bl_idname = "wm_trim.myop"
      
    def execute(self, context):
             
        bpy.ops.curve.primitive_nurbs_curve_add(enter_editmode=False, align='WORLD', location=(0,0,0))
        bpy.ops.object.editmode_toggle()
        bpy.context.scene.tool_settings.curve_paint_settings.curve_type = 'BEZIER'
        bpy.ops.curve.delete(type='VERT')
        
        return {'FINISHED'}
    def invoke(self, context, event):
        return context.window_manager.invoke_props_dialog(self)


In the above class, we have provided everything for the user to easily draw a pattern. This preparation contains creating a Nurbs Curve, switching to edit mode, specifying the type of the curve as Bezier, and deleting a curve. All of these tasks provide means for the user to draw another curve for trimming.

class WM_Confirm_myOp(bpy.types.Operator):
    """Click OK to confirm"""
    bl_label = "Click OK to confirm"
    bl_idname = "wm_confirm.myop"
    name = bpy.props.StringProperty(name= "Enter the name of the object to be trimmed", default= "")
          
    def execute(self, context):

        name = self.name                     
        bpy.context.object.data.dimensions = '2D'
        bpy.context.object.data.fill_mode = 'BOTH'
        bpy.context.object.data.extrude = 1000
        bpy.ops.object.editmode_toggle()
        context = bpy.context
        scene = context.scene
        cut = scene.objects.get("NurbsCurve")
        bpy.ops.object.convert(target='MESH')
        
        obj1 = get_object_by_name('%s'%name)
        obj2 = get_object_by_name('NurbsCurve')
        
        make_boolean(obj1, obj2, 'DIFFERENCE')
        delete_object("NurbsCurve")
        #fixMesh('%s'%name)

        return {'FINISHED'}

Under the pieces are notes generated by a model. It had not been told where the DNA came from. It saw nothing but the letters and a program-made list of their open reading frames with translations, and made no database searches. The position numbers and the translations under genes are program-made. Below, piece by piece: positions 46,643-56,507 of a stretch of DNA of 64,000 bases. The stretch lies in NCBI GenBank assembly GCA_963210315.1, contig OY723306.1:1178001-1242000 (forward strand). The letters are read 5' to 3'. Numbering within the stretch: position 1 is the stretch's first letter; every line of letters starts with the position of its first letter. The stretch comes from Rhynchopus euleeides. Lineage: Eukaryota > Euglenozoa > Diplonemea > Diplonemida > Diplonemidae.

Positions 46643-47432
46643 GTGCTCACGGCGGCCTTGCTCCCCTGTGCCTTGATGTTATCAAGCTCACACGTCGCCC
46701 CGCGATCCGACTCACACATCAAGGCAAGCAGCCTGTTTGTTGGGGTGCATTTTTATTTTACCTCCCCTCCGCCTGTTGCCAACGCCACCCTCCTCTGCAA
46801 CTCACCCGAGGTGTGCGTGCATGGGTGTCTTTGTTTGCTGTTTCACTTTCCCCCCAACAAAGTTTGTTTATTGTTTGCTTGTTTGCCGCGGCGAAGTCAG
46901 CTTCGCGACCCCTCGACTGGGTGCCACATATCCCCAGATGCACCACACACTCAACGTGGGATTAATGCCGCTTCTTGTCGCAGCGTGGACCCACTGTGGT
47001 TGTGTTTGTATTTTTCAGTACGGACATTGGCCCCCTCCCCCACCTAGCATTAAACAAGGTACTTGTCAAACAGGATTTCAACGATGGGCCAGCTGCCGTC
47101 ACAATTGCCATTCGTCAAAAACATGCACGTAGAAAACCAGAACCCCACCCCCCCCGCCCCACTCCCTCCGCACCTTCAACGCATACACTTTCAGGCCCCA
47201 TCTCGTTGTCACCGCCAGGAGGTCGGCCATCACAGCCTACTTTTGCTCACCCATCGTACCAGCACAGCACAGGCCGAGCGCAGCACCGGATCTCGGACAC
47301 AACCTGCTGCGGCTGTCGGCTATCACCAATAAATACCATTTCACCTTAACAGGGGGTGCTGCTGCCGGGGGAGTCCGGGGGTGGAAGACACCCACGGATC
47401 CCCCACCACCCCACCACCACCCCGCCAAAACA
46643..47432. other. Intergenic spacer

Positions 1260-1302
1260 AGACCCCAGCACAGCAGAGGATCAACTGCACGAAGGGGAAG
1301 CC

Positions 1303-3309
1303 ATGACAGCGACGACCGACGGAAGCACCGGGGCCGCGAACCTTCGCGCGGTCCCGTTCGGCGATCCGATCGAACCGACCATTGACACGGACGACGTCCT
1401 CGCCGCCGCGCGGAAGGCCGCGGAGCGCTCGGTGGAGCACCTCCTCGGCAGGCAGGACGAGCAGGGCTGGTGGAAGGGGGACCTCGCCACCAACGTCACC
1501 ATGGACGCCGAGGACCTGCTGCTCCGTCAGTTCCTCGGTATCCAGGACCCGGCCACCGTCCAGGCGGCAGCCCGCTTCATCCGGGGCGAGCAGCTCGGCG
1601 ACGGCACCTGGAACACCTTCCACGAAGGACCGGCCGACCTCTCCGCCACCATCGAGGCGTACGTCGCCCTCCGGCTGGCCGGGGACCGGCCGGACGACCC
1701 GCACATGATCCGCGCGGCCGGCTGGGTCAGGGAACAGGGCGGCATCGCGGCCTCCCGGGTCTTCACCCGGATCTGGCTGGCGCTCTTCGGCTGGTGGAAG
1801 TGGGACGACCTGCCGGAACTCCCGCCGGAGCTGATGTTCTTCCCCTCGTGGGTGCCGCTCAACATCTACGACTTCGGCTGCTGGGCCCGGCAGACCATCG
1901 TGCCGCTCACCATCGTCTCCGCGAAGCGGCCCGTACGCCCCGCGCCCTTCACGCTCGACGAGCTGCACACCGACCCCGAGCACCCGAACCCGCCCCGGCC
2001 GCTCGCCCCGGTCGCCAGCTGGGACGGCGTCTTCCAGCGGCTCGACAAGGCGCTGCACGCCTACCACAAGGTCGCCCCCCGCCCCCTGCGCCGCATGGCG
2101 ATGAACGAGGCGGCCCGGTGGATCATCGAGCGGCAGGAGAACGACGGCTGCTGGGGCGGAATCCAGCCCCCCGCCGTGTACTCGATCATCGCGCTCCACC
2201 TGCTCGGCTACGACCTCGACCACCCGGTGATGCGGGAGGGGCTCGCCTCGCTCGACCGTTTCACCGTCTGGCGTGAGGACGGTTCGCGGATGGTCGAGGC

def invoke(self, context, event):
        return context.window_manager.invoke_props_dialog(self)




The above class will fill the curve and extrude it for the height of 1000 mm (You can increase the number if you have a larger object than that height) and switches back to object mode then it will subtract the created object from the main object.

Don’t forget to add the ending of your script:

####################################################################
#####                     Register and Unregister
####################################################################

         
def register():
    bpy.utils.register_class(MainPanel)
    bpy.utils.register_class(WM_Trim_myOp)
    bpy.utils.register_class(WM_Confirm_myOp)                                            
    

def unregister():
    bpy.utils.unregister_class(MainPanel)
    bpy.utils.unregister_class(WM_Trim_myOp)
    bpy.utils.unregister_class(WM_Confirm_myOp)   
                                                       
    
if __name__ == "__main__":
    register()



Now, let’s run the code and test our tool. After you have successfully run the code and the panel has appeared, you can click the Trim from the above button and choose the pencil tool from the left-hand side of the page where we have a toolbar and then draw the pattern from the top view. You can set the view from the top by clicking on the z-axis (blue circle). After you have drawn the pattern, it is time to apply the pattern for trimming. To do so, click on the Confirm the Cut button. Let’s follow the instruction with the photos:

trim objects in Blender

Using the pencil tool from the left-hand side menu draw the shape that you want to trim from above (Notice that your view must be perpendicular to the XY plane).

blender

blender

Now, click Confirm the Cut, enter the name of the shape that is going to be trimmed, and then click OK.

blender

And as you can see, we have successfully trimmed our object exactly the way we had drawn.

Final Thought